Date(s) - Thursday, September 27, 2018
7:30 pm - 9:00 pm
Toronto Botanical Garden
The fragrance of woodland strawberries, the tangy taste of chokecherry jelly, and the deep rich colour of blueberry pie – for many Canadians, picking and eating wild berries is a cherished memory and much-anticipated activity. For thousands of years, these fruits have also been a key component of Indigenous peoples’ food systems, providing important nutrients and flavours, and contributing to local economies and culture.
Nancy Turner, ethnobotanist, ethnoecologist and Professor Emeritus in the School of Environmental Studies, University of Victoria, BC., will present some of the most interesting wild berry species, describing their cultural significance, traditional harvesting and processing techniques, and population threats. She will also demonstrate how many wild berry species are easily propagated, and grow particularly well in garden settings where they provide beauty, interest and food.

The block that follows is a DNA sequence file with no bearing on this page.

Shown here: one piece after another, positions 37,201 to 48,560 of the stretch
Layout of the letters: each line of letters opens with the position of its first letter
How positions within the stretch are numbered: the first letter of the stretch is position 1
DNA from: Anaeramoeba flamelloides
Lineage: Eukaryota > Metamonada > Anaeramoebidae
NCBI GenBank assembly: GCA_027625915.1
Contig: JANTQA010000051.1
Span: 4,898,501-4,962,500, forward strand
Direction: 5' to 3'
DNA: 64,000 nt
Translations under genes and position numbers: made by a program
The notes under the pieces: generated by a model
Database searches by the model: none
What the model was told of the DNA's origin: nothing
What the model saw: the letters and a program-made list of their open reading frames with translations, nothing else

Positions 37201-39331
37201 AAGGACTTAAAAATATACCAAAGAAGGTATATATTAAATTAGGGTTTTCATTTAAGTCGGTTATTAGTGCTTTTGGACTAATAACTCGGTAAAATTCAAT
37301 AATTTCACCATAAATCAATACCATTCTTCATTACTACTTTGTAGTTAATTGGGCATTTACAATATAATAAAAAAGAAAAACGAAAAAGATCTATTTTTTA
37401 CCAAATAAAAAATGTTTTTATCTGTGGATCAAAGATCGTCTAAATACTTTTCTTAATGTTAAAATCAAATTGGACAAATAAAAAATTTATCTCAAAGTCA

This lecture is cohosted by the North American Native Plant Society.